• The risks inherent in them are fully understood and managed by the entity; and
  • The financial instruments are appropriately classified into current and non-current assets and liabilities.


Examples of matters that the auditor may consider when obtaining an understanding of the entity’s financial instruments include:

  • To which types of financial instruments the entity is exposed.
  • The use to which they are put.
  • Management’s and, where appropriate, those charged with governance’s understanding of the financial instruments, their use and the accounting requirements.
  • Their exact terms and characteristics so that their implications can be fully understood and, in particular where transactions are linked, the overall impact of the financial instrument transactions.
  • How they fit into the entity’s overall risk management strategy.


Inquiries of the internal audit function and the risk management function, if such functions exist, and discussions with those charged with governance may inform the auditor’s understanding.


In some cases, a contract, including a contract for a non-financial instrument may contain a derivative. Some financial reporting frameworks, including Australian Accounting Standards, permit or require such “embedded” derivatives to be separated from the host contract in some circumstances. Understanding management’s process for identifying, and accounting for, embedded derivatives will assist the auditor in understanding the risks to which the entity is exposed.

Using Those with Specialised Skills and Knowledge in the Audit[14]


When such a person’s expertise is in auditing and accounting, regardless of whether the person is from within or external to the firm, this person is considered to be part of the engagement team and is subject to the requirements of ASA 220 Quality Control for an Audit of a Financial Report and Other Historical Financial Information. When such a person’s expertise is in a field other than accounting or auditing, such person is considered to be an auditor’s expert and the provisions of ASA 620 Using the Work of an Auditor’s Expert apply. ASA 620 explains that distinguishing between specialised areas of accounting or auditing, and expertise in another field, will be a matter of professional judgement, but notes the distinction may be made between expertise in methods of accounting for financial instruments (accounting and auditing expertise) and expertise in complex valuation techniques for financial instruments (expertise in a field other than accounting or auditing).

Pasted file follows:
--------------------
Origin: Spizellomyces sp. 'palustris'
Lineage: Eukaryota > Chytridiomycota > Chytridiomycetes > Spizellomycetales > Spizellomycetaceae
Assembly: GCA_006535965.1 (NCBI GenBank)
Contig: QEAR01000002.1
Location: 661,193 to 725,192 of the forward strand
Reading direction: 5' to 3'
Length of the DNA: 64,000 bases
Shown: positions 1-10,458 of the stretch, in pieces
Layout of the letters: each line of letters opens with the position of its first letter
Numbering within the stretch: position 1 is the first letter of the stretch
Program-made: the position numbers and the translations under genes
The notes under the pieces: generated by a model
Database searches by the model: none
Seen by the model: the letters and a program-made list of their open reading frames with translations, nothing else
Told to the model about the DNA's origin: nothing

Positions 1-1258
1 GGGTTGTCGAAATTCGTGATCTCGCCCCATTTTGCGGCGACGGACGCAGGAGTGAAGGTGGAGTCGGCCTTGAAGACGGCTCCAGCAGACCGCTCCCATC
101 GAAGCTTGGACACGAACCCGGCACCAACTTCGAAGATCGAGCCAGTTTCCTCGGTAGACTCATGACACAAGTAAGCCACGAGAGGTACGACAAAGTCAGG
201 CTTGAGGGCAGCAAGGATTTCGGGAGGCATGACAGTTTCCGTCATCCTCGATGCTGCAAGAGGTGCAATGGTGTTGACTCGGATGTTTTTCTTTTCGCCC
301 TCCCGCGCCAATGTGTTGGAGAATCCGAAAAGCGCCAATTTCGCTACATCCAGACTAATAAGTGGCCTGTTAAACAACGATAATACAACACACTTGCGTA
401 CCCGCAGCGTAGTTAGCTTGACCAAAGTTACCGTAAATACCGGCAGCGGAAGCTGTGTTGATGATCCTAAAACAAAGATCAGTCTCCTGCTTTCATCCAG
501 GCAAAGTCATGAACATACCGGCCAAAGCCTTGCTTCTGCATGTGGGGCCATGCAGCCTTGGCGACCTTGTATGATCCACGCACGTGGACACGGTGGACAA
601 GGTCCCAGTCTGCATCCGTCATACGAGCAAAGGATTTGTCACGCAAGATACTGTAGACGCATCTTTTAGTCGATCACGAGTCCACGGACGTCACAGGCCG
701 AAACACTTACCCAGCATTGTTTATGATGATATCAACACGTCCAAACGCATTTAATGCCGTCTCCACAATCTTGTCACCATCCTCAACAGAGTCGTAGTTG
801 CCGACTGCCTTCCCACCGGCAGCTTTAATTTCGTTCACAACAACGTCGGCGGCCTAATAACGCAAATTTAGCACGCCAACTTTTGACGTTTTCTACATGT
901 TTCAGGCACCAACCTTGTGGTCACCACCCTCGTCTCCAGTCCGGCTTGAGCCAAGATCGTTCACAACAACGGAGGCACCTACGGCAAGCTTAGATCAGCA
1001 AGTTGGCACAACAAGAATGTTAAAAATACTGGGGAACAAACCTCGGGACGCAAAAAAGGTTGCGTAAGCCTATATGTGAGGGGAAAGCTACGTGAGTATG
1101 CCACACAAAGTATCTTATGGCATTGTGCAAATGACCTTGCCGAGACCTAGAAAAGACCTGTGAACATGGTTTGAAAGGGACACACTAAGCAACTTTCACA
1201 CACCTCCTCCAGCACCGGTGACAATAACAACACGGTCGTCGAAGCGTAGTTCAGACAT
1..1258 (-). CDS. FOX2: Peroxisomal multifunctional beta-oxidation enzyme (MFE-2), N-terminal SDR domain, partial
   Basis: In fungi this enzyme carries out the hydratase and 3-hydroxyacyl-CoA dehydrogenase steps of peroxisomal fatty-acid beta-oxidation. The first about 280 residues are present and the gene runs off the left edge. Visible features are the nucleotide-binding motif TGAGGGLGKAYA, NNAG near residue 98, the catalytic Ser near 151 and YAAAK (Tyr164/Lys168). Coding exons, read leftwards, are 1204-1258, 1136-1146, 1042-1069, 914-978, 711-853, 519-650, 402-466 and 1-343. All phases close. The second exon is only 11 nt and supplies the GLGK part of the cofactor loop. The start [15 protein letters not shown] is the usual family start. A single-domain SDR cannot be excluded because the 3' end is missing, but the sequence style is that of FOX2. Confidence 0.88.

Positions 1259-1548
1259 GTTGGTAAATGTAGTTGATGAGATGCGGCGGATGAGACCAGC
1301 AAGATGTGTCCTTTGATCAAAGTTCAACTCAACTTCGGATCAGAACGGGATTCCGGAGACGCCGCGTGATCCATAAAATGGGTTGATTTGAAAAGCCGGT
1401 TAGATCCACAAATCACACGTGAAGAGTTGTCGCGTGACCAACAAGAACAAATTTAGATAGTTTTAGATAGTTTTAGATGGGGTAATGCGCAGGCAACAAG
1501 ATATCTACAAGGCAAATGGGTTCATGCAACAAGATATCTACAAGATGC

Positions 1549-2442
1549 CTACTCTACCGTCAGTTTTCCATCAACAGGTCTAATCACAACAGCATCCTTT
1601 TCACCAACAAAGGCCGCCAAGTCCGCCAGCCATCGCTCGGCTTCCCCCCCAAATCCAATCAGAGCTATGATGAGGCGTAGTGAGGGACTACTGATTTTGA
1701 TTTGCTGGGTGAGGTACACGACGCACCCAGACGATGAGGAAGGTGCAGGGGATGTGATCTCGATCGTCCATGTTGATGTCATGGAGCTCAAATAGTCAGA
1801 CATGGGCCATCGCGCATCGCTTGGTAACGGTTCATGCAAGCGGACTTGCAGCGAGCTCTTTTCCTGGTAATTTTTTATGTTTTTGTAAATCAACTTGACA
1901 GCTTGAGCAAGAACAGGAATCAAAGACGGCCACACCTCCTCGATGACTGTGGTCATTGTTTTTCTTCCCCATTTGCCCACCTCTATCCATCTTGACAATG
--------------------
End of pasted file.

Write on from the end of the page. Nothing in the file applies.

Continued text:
A key consideration in audits involving financial instruments, particularly complex financial instruments, is the competence of the auditor. ASA 220[15] requires the engagement partner to be satisfied that the engagement team, and any auditor’s experts who are not part of the engagement team, collectively have the appropriate competence and capabilities to perform the audit engagement in accordance with professional standards and applicable legal and regulatory requirements and to enable an auditor’s report that is appropriate in the circumstances to be issued. Further, relevant ethical requirements[16] require the auditor to determine whether acceptance of the engagement would create any threats to compliance with the fundamental principles, including the professional competence and due care. Paragraph 79 below provides examples of the types of matters that may be relevant to the auditor’s considerations in the context of financial instruments.


See ASA 220, paragraph 14.


See ASA 102 Compliance with Ethical Requirements when Performing Audits, Reviews and Other Assurance Engagements.


Accordingly, auditing financial instruments may require the involvement of one or more experts or specialists, for example, in the areas of:

  • Understanding the financial instruments used by the entity and their characteristics, including their level of complexity. Using specialised skills and knowledge may be needed in checking whether all aspects of the financial instrument and related considerations have been captured in the financial statements, and evaluating whether adequate disclosure in accordance with the applicable financial reporting framework has been made where disclosure of risks is required.
  • Understanding the applicable financial reporting framework, especially when there are areas known to be subject to differing interpretations, or practice is inconsistent or developing.
  • Understanding the legal, regulatory, and tax implications resulting from the financial instruments, including whether the contracts are enforceable by the entity (for example, reviewing the underlying contracts), may require specialised skills and knowledge.
  • Assessing the risks inherent in a financial instrument.
  • Assisting the engagement team gather evidence to support management’s valuations or to develop a point estimate or range, especially when fair value is determined by a complex model; when markets are inactive and data and assumptions are difficult to obtain; when unobservable inputs are used; or when management has used an expert.
  • Evaluating information technology controls, especially in entities with a high volume of financial instruments. In such entities information technology may be highly complex, for example when significant information about those financial instruments is transmitted, processed, maintained or accessed electronically. In addition, it may include relevant services provided by a service organisation.


The nature and use of particular types of financial instruments, the complexities associated with accounting requirements, and market conditions may lead to a need for the engagement team to consult[17] with other accounting and audit professionals, from within or outside the firm, with relevant technical accounting or auditing expertise and experience, taking into account factors such as: